15 October 2010

My Interview with Sheeraz Haji of Cleantech Group

Sheeraz Haji of Cleantech Group
I sat down the other day with Sheeraz Haji, President of Cleantech Group, which was hosting its Cleantech Forum New York this week.

Haji has been in his position for almost two years after a stint at McKinsey and a few successful software startups. He came to Cleantech Group because he saw an opportunity to "take a great brand and transform it into the leading market research firm on cleantech innovation."

But his interest in the environment goes back to his childhood. His father worked for World Bank in various developing countries, which gave the young Sheeraz some direct, personal experience with environmental issues. Water was a particular concern.

"I went to go swimming in a lagoon in Cote d’Ivoire (Africa)," Sheeraz says. "But my father said to me, 'You don't want to swim in there; that water's dirty, it'll make you sick.' I looked at the other kids, local kids splashing around in the water and responded, 'But there are children swimming in there…' That opened my eyes."

Water is one of the subsectors that Cleantech Group tracks, and the firm has a partnership with the US EPA to map innovation across the water sector. They also have a research partnership with the US Department of Energy on smart grid solutions. In addition, the firm provides data, research, and advisory services to companies and investors to need such information to make business and investment decisions.

What challenges are you seeing for the cleantech sector?

"Financing. Financing is still an issue. We're hearing that throughout the conference."

What about all that government funding? Was the US government's stimulus not successful?

"I think the stimulus package has been successful considering how complicated it is. Matt Rogers had a tough job; the government was in a tough spot. They did it fairly, I think, as fairly as possible. Of course there are critics. And I understand where they are coming from. Government has a big role to play, not just in money, but in providing a policy framework to inspire innovation."

What issues are out there looming?

"Water. Water is a huge global issue, which is why we're focusing on it here. It has been ignored when compared to the scale of the challenge."

Can you share some trends you're seeing?

"In our latest research, transportation received the most investor money. EVs, of course, but also things like the "ZipCar for China" -- eHi Car Service of Shanghai; EcoMotors; and car-sharing in general. ZipCar is a really strong model and brand.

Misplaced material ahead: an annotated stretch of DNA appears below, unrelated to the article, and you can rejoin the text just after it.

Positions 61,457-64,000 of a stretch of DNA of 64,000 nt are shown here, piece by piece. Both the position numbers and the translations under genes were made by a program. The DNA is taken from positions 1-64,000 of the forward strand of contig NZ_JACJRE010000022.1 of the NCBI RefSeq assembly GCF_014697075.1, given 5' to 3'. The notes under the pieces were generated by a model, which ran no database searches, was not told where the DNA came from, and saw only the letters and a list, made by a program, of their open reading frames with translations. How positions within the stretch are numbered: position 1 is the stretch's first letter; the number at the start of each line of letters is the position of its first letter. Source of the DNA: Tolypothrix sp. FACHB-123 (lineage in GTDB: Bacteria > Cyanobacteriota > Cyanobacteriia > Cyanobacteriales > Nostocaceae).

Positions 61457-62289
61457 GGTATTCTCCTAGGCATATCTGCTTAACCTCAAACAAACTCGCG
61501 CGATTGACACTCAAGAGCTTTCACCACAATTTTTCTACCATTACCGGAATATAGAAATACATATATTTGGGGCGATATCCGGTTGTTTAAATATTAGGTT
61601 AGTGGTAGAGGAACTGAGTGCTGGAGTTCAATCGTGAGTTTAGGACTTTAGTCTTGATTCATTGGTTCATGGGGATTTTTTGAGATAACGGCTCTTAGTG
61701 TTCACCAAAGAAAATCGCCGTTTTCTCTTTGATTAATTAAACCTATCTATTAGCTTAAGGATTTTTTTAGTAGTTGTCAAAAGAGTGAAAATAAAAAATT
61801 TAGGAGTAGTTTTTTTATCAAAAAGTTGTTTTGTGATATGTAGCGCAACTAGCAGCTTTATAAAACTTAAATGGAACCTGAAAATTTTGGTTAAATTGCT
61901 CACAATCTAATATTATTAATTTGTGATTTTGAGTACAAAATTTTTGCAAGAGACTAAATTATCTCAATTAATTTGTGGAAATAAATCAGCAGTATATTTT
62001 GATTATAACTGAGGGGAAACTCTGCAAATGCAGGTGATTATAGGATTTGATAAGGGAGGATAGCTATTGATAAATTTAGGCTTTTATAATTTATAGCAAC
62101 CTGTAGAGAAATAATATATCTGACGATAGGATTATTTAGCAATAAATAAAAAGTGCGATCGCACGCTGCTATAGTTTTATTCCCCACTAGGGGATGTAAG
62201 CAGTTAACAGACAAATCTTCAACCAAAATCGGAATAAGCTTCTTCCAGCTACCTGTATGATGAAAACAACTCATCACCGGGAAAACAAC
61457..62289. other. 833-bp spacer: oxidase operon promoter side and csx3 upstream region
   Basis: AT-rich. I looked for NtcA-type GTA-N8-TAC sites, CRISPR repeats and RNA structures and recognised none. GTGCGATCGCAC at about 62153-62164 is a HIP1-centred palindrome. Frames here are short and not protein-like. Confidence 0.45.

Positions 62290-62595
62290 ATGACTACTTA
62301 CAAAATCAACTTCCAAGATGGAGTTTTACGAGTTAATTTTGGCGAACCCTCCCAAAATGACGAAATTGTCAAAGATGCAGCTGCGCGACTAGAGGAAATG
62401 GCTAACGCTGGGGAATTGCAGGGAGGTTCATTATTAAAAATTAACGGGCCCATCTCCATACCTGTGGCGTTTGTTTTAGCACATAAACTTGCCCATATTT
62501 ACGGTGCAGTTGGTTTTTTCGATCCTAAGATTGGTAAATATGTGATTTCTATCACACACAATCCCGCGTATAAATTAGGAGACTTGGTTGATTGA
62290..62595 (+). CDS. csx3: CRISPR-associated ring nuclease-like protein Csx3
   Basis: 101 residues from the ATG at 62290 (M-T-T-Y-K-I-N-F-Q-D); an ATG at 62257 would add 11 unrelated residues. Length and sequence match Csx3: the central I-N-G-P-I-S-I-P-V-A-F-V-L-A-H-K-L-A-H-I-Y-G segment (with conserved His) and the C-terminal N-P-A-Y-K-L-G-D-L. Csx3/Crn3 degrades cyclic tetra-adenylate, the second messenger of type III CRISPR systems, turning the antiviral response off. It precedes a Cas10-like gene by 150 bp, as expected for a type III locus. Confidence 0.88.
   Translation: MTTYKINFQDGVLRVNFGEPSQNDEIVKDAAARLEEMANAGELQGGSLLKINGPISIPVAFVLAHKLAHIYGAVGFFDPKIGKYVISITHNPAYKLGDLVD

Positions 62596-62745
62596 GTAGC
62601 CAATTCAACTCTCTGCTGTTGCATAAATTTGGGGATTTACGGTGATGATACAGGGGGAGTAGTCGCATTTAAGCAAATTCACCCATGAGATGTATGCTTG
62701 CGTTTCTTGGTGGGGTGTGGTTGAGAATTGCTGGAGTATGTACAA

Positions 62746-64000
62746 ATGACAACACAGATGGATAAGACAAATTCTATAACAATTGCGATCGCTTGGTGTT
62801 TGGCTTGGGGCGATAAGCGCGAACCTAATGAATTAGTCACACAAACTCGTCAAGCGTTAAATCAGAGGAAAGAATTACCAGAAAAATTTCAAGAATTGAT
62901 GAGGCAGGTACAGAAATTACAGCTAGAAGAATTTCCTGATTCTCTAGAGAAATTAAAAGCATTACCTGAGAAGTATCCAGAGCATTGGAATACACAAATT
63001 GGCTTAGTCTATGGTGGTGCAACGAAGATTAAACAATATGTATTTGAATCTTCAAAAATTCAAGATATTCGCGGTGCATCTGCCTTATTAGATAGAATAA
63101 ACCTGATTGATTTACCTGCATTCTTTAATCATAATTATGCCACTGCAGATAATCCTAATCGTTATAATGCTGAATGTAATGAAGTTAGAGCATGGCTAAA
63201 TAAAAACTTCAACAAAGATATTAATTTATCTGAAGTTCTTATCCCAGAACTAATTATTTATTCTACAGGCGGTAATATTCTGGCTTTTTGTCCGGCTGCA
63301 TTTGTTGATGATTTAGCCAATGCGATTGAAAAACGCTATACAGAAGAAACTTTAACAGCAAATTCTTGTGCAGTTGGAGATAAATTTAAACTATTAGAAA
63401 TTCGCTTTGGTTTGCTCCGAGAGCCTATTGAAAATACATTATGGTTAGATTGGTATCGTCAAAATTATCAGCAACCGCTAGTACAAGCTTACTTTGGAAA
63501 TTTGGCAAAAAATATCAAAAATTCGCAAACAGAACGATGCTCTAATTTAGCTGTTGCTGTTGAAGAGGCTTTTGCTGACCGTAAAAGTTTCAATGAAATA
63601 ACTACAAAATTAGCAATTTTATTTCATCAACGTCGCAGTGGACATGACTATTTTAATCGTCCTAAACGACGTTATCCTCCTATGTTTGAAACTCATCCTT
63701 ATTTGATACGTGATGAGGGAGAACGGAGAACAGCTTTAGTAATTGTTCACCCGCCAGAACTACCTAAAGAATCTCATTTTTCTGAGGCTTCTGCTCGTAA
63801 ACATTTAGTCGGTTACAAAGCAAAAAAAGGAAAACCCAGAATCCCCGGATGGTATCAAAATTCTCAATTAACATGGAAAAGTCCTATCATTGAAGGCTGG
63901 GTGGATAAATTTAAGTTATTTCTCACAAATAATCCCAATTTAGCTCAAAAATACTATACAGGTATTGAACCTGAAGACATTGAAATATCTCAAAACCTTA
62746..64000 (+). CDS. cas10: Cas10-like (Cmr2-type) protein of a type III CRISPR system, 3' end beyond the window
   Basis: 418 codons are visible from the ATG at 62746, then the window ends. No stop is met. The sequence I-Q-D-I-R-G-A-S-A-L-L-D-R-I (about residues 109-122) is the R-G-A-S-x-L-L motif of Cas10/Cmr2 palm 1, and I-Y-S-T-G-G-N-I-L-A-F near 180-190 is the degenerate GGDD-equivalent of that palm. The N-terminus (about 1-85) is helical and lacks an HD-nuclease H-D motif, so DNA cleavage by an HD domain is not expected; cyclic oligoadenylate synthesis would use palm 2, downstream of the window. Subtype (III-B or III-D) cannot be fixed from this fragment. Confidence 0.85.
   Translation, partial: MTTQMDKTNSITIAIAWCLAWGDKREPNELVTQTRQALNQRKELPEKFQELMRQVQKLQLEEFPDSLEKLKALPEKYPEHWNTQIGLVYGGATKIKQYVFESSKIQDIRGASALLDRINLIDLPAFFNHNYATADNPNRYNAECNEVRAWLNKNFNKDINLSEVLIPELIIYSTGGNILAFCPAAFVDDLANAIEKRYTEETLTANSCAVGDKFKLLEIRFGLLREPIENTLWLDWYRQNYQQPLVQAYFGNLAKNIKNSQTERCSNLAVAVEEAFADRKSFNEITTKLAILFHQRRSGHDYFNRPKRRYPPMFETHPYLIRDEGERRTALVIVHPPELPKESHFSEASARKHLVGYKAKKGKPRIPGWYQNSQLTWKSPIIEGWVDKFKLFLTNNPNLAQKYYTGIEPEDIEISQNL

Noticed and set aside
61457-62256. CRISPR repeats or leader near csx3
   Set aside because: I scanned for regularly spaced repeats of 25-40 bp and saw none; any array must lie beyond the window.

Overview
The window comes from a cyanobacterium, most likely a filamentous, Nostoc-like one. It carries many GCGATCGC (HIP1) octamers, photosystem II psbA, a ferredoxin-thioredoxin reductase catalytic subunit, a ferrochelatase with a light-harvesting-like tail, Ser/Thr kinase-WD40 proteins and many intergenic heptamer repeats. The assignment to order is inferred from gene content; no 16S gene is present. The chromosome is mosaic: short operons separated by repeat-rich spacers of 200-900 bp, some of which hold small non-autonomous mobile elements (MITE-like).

"Resource sharing in general. How can you get more energy efficient than sharing office space or even personal cars. I mean, why shouldn't someone get some use out of my Prius while I'm not using it, as long as it's available the 3 days a year I'm actually home.

"More efficient internal combustion engines are a still in demand; we shouldn't ignore ICEs. Fleet vehicles are a huge opportunity, too. There are still a lot of opportunities to conserve less.

"Control systems; all sorts of controls HVAC, lighting, anything in building operation and performance."

We can't talk about electric vehicles (EVs) without talking about batteries. What are you seeing in terms of batteries, specifically for the EV market?

"No one has figured out the answer to batteries for EVs. We're just not there. I'm skeptical of battery swapping technology; I mean: will the public go for it? And will it help resolve the 'range anxiety' dilemma? People are afraid they'll run out of charge while out driving. I really think charging will have to mimic the gas station-style infrastructure."

That's a very capital intensive proposition.

"It is, but that's not the same in emerging markets, where they don't already have the infrastructure set up and people aren't already tied to their cars. You look at China and India. It's different in emerging markets. Where electric motorcycles might be a good place to start; we looked at electric motorcycles and thought it makes sense in China."

What about China? Any thoughts on the big green push there?

"I've just returned from there. There was a very positive vibe in Tianjin. They are embracing the Eco-City concept there. And you can see why: the demand, the need. It's real. And companies there tell me there are few capital constraints. Really, it is a can do -- and will do -- attitude."

Any thoughts on the cleantech IPO market?

"It's going to be an interesting place to watch. Amyris is performing. Brightsource could be one to watch. Everyone is waiting for Silver Spring Network to go public, of course, but smart grid deployment has been so slow. The IPO market will be pretty interesting. I'm optimistic about it."

What do you say to people (and I've heard a few VCs take this stance) who say that cleantech is too capital intensive to make it worth investing in? That we need more capital efficient opportunities to invest in.

"Cleantech has a host of segments and sub-segments; some are capital intensive; some are more capital efficient. I actually think there are too many people chasing capital efficient plays and that there is real opportunity in bigger, more capital intensive companies, which can still be successful. You can still build a big successful company even if it takes a lot of cash to build it."

What's next for Cleantech Group?

"Three things:

1) Investing in our research in 5 key areas: smart grid, energy efficiency, transportation, waste, and water.
2) Launching our water research series at our 1st ever water event: Nov 3-4 in LA: Water Research Series
3) Continued expansion in Asia (upcoming research projects and events in India, Korea, and China)."

For more on Cleantech Group, their research, and events: cleantech.com

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